Making a Case for 45-Minute Sermons


In the church that I serve as youth pastor, we regularly schedule a 45-minute time slot for the Sunday sermon. By some standards, this is normal. By many standards, this is very long. But there are only a handful of people in our congregation who object to that length of time. In fact, yesterday I preached a sermon at our church that was 1 hour and 1 minute long. I’d be the first to admit that it was too long, but not one person complained about it.

The Bible does not say how long sermons should be, but it does record many accounts of sermons being preached. Some appeared to be quite short, especially ones that were spontaneous, like Peter’s sermon at Pentecost or Stephen’s final words before martyrdom. Other sermons appeared to be wayyyy longer than an hour, such as Jesus’ sermons that ran so long he needed to miraculously feed the people, or Paul’s sermon in Troas that went on past midnight and caused some poor man to fall asleep and fall out a window!

I have no data to back up this claim, but I’m guessing that the average sermon length in the average church is somewhere around 30 minutes long. I have no qualms with that. But I also know that 30 minutes on a week-in, week-out basis would not cut it for me. Here are a few reasons I tend to both preach and support the preaching of 45-minute sermons.

1. Preaching is God’s ordained means of saving people and sanctifying them. 

God desires to save sinners, and the way he intends for that to happen is through the sharing of the good news. Romans 10:14 and 17 says “How then will they call on him in whom they have not believed? And how are they to believe in him of whom they have never heard? And how are they to hear without someone preaching?…. So faith comes from hearing, and hearing through the word of Christ.” The Holy Spirit anoints the faithful preaching of the Word and uses it to cause sinners to be born again.

The preaching of God’s Word is also a primary means of sanctification. Christians grow by hearing the Word preached, as Jesus affirmed when he said in John 17:17 “Sanctify them in the truth; your word is truth.” In this sense, what both believers and unbelievers desperately need is the truth to be declared to them for the betterment of their souls. John MacArthur remarks:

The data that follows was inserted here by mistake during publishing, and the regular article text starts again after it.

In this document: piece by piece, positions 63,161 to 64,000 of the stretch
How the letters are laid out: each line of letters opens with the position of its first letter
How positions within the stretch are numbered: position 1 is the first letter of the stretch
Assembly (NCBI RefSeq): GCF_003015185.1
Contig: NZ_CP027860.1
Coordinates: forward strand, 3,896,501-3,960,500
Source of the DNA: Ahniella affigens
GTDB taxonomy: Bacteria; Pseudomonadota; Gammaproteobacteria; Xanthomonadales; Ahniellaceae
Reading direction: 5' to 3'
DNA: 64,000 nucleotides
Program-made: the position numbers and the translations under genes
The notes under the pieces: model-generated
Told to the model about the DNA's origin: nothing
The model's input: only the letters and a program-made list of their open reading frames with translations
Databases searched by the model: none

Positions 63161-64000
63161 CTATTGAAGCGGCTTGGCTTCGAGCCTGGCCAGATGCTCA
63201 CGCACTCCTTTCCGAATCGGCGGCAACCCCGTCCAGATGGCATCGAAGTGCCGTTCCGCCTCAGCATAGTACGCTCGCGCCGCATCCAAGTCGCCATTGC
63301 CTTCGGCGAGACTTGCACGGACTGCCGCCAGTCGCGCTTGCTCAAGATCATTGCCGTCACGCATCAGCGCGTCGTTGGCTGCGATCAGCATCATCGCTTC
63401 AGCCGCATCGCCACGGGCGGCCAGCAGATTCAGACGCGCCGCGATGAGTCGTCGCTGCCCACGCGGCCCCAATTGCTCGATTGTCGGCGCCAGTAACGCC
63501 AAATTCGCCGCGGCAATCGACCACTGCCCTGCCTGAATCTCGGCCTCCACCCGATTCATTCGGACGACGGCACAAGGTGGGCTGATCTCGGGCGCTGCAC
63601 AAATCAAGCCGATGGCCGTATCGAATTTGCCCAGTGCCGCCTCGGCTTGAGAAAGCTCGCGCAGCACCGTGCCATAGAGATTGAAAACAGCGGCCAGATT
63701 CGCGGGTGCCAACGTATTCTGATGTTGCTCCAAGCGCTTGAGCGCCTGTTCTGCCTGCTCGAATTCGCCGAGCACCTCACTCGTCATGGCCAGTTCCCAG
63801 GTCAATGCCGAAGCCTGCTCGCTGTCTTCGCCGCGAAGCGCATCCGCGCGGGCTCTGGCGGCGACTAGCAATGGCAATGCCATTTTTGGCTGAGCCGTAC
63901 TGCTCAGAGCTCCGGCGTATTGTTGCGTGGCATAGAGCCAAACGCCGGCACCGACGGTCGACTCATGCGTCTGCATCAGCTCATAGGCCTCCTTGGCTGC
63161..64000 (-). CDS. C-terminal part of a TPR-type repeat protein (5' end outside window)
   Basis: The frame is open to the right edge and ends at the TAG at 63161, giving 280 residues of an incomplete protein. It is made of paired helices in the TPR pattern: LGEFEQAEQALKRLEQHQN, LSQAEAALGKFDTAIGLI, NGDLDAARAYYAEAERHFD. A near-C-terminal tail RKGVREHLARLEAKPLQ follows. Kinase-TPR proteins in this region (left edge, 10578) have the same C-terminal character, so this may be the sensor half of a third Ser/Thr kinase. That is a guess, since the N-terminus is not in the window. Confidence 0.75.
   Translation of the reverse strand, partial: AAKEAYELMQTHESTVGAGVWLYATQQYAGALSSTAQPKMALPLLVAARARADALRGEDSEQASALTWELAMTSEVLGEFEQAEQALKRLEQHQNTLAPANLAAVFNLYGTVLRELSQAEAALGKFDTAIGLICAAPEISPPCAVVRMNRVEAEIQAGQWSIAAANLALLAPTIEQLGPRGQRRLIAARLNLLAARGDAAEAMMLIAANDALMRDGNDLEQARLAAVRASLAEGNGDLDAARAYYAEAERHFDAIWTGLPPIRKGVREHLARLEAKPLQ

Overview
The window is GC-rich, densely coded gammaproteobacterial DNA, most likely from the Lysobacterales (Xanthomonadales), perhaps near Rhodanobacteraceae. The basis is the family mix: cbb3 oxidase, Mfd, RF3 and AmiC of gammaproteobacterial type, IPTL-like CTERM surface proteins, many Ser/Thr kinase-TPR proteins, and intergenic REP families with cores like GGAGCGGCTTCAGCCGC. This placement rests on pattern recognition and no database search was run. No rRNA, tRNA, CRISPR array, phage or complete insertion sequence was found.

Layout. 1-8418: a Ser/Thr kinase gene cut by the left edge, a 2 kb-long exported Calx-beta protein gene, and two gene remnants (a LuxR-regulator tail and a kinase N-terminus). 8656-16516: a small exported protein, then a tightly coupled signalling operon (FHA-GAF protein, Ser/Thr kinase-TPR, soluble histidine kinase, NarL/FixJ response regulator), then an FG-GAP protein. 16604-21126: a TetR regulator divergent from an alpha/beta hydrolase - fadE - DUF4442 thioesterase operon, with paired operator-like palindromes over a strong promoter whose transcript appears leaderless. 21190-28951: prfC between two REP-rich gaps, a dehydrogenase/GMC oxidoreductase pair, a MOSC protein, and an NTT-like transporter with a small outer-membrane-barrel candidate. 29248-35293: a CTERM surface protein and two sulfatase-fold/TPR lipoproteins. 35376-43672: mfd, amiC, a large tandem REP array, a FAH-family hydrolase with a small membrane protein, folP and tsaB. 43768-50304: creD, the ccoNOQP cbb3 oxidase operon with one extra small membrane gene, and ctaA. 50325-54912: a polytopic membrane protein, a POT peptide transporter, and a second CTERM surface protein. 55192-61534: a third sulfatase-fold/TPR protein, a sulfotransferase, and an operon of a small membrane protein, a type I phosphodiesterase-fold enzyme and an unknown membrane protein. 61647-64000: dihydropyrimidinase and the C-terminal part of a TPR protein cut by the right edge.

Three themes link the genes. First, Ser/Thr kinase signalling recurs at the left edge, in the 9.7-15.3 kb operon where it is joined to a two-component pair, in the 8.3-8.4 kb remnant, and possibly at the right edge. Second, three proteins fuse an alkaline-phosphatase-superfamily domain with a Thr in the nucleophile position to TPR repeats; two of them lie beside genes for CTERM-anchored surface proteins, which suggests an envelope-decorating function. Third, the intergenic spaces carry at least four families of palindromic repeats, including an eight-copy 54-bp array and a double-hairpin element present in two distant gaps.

You wouldn’t withhold food from a starving man. Nor would you deny air to a drowning child. Frankly, that kind of monstrous behaviour is hard to imagine. But that’s effectively what many pastors and church leaders are guilty of today, as they withhold that which is vital to the spiritual lives of their people: God’s Word.

For this reason, I believe a significant portion of a Christian gathering ought to be dedicated to the preaching of the Word. It should not be a side-note. Nor should it take a back-seat to worship. Rather, truth is what fuels worship. So if we structure our gatherings to be skimpy on Word and heavy on worship, we are actually killing the worship that we intend to call forth. Worship is meant to be a truth-based exaltation of God, and if the hearing and meditating of truth is minimized, then so will be the genuineness and strength of our worship.

2. Good preaching doesn’t assume everyone is with you.

In a gathering of any size, there are going to be people coming from all sorts of backgrounds. You will have a mixture of believers, unbelievers, skeptics, long-time church goers, first-time church goers, young people, old people, intellectual people, emotional people, and so on. Therefore, the wise preacher will keep this in mind when he takes up the Word to preach it. He should understand that, the more that he assumes the people are with him, the more likely he is to leave a bunch of people behind and preach a sermon of minimal effectiveness.

This means that preaching is going to take a lot of variation and work and preparation. The preacher should not assume that people know what he means by “justification” or “walking with the Lord” or “receiving Christ as your Saviour”. He should not assume that the people present believe in the authority of the Word, or the goodness of God, or the oncoming judgment of man. There are a thousand factors at play, and while it is impossible to acquiesce to them all, we should to at least some. An explanation of terms, putting a text in context, or a brief overview of a subject (similar to a systematic theology) is sometimes a helpful or necessary thing.

Here is the reality of the world in which we live: less and less people are biblically literate. When it comes to the good Book, people simply have no idea what’s in there or how to make sense of it. This means that good preaching will be more than a declaration of truth. It will also be a systematic unfolding of it. Good preaching aims to build a Christian worldview. In order to do that, you need to deconstruct existing worldviews first in order to put new ones in place. You may need to dedicate 15 minutes to exposing the flaws of a evolutionary mindset before even touching a passage in Genesis. Or you will need to thoroughly explain what forgiveness is NOT before you say what it is. Again, this kind of thing has to be limited (otherwise it would go on forever), but regularly bringing it into sermons is a wise practice.

3. Good preaching anticipates objections and addresses them.

The epistle to the Romans is perhaps the Bible’s best example of anticipating objections and addressing them in advance. After stating a truth, Paul imagines the readers raising issue with the statement, and therefore aims to tackle it head on before going any further. A few examples from chapters 6-9: